Blasphemy and the Constitution

 

Sir, – Richard Dawkins offers himself up for arrest on blasphemy charges in his letter of May 10th. However, I would suggest that the Garda will be too busy to deal with his “case”. First, it is currently preoccupied with trying to find a number of people who were actually offended by Stephen Fry’s remarks to Gay Byrne in The Meaning of Life programme. Second, it has a large workload carrying out an unbelievable number of drink-driving checks. Third, it needs to follow the money trail in Templemore Garda College. At a higher level, the Garda Commissioner is tied up in meetings lasting between 10 minutes and two hours. – Yours, etc,

BRIAN CULLEN,

Rathfarnham, Dublin 16.

Sir, – The Lord God has no need of the protection of our law nor Constitution. However, we do well to speak respectfully on all matters and with a loving spirit. To do otherwise says more about the speaker than the one spoken of. – Yours, etc,

ROBERT WHELAN,

Greystones,

Co Wicklow.

Sir, – The discussion of the Stephen Fry blasphemy fiasco seems to approach the topic as if our blasphemy law were a holdover from the reign of John Charles McQuaid, when in fact the law was pushed through as recently as 2009 by the then-government of Fianna Fáil and the Greens.

No-one seems exactly clear on what that government’s motivation was but, given the backdrop of nearly three decades of the advance of Islamic fundamentalism, surely it is as likely to have been proposed as much as a sop to fashionable multiculturalism as it was to an increasingly unfashionable and scandal-prone Catholic Church.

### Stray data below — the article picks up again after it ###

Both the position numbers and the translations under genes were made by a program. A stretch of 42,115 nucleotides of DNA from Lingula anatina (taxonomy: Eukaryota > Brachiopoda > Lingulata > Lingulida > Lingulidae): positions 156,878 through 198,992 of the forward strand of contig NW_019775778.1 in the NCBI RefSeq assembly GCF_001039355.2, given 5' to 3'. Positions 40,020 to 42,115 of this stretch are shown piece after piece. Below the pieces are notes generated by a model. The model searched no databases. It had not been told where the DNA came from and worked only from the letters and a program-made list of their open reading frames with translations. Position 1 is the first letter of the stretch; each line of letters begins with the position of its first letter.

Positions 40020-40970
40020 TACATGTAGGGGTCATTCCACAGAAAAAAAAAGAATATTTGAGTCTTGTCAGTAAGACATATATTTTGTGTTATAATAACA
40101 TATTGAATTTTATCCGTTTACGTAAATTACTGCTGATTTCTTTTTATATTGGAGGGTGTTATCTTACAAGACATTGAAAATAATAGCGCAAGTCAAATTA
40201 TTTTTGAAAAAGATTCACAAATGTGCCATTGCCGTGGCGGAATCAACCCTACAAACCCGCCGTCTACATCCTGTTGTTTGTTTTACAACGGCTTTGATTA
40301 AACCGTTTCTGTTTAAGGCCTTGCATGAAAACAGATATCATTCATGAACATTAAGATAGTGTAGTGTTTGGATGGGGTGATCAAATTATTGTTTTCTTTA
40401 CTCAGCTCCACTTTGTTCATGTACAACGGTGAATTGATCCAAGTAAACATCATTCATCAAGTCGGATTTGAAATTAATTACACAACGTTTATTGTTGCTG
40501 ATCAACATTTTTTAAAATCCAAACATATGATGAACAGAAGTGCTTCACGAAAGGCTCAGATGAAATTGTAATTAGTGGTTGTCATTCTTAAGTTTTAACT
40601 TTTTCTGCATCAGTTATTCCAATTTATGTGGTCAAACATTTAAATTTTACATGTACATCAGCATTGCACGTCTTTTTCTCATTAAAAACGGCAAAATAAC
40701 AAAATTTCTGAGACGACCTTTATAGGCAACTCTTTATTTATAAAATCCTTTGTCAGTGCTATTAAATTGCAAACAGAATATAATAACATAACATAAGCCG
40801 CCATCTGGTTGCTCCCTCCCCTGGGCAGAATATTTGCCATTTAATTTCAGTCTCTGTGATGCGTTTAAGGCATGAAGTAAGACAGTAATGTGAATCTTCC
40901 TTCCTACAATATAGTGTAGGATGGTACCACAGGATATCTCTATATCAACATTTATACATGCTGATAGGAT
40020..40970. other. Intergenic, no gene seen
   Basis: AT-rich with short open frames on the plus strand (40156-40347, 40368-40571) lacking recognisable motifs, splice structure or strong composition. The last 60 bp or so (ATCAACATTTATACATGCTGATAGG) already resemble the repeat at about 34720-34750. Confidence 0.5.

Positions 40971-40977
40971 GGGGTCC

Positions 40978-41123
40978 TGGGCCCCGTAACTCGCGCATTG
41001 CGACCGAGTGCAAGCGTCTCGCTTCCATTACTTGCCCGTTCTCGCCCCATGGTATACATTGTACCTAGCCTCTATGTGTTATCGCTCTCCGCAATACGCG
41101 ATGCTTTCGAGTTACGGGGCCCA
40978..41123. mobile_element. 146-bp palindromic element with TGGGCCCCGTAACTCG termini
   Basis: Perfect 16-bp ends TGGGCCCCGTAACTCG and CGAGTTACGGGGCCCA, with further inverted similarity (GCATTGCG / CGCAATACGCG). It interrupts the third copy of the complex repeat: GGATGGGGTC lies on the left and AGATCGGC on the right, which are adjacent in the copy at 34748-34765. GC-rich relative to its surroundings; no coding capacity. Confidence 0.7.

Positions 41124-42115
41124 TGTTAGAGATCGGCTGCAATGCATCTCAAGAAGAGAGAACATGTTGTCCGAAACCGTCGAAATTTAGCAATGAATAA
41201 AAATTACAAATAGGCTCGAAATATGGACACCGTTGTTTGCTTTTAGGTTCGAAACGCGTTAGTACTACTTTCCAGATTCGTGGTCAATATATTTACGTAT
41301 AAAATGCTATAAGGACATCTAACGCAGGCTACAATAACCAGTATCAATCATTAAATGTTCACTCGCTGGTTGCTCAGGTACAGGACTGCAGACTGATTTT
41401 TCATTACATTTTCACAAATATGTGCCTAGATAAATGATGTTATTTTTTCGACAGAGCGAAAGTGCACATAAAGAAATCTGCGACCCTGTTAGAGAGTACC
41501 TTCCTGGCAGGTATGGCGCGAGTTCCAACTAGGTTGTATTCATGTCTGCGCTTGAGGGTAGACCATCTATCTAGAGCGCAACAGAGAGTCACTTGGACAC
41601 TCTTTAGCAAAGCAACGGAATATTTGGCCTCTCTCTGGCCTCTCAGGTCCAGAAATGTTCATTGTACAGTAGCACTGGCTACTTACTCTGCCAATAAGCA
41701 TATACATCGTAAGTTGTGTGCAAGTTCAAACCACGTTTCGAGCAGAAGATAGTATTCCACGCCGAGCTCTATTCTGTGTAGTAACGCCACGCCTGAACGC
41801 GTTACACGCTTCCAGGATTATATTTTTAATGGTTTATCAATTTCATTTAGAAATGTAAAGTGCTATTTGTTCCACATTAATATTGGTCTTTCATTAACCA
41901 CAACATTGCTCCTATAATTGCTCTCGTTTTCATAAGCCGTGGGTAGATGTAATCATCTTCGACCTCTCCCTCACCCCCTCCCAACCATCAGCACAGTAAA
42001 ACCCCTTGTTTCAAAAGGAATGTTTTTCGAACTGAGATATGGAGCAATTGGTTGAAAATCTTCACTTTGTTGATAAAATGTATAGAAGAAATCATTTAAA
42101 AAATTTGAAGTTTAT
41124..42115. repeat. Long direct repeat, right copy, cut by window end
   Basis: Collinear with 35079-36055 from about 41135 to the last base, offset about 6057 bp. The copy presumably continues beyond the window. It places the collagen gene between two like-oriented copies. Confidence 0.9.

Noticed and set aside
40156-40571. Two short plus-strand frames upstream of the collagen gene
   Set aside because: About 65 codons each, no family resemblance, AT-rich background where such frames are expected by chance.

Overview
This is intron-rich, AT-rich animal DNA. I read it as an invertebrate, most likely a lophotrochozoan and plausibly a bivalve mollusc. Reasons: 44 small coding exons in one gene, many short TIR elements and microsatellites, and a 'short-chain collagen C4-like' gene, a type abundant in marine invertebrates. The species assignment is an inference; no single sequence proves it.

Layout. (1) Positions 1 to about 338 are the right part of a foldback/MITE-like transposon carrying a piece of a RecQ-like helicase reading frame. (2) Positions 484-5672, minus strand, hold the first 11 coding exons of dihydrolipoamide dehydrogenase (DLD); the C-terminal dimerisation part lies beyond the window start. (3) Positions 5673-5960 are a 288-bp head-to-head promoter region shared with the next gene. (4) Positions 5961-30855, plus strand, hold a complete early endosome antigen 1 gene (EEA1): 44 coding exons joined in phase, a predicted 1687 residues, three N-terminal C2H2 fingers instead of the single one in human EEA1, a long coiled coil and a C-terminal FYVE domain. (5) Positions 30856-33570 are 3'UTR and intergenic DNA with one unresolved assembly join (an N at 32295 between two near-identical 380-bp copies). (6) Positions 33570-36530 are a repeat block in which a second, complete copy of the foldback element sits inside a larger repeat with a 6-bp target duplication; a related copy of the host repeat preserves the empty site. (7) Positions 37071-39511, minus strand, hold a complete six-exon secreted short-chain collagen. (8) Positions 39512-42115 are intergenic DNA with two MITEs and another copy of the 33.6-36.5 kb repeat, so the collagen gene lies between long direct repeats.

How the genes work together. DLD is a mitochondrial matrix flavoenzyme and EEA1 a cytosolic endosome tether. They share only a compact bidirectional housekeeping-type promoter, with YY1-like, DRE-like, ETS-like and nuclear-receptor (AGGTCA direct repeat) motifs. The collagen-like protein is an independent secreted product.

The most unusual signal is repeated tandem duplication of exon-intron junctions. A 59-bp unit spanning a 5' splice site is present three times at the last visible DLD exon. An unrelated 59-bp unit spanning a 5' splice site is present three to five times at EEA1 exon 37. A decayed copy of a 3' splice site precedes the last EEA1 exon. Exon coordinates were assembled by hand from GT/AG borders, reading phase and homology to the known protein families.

As good Europeans, to show solidarity in things that really matter, the law should have been repealed on the morning after the Charlie Hebdo massacre. That would have been the morally courageous thing to do. – Yours, etc,

TIM O’HALLORAN,

Dublin 11.

Sir, – That Stephen Fry would be held to account for an anachronistic infraction like blasphemy will hopefully be dismissed as a nonsense. The case I think he does have to answer, however, is why did he take such unnecessarily virulent aim at something or someone whom he palpably believes not to exist? While there might not be a God to take umbrage at his invective, there are people of faith who were always going to bristle.

Stephen Fry has not committed an offence, but he has given it. And in a world where outrage is all-too-common currency, this maelstrom in a teacup is as unsurprising as it is absurd. – Yours, etc,

JOHN SKARO,

Rathfarnham,

Dublin 16.

A chara, – Following Richard Dawkins’s blasphemous letter (May 10th), I definitely will not be at the National Concert Hall on June 12th for more of his blasphemy. – Is mise,

S O’CUINN,

An Charraig Dhubh,

Co Átha Cliath.

A chara, – So the Garda could not find a large number of people who were outraged by Stephen Fry’s comments.

Could it not just have made up a number? – Yours, etc,

KATHLEEN BURKE,

Bushypark,

Galway.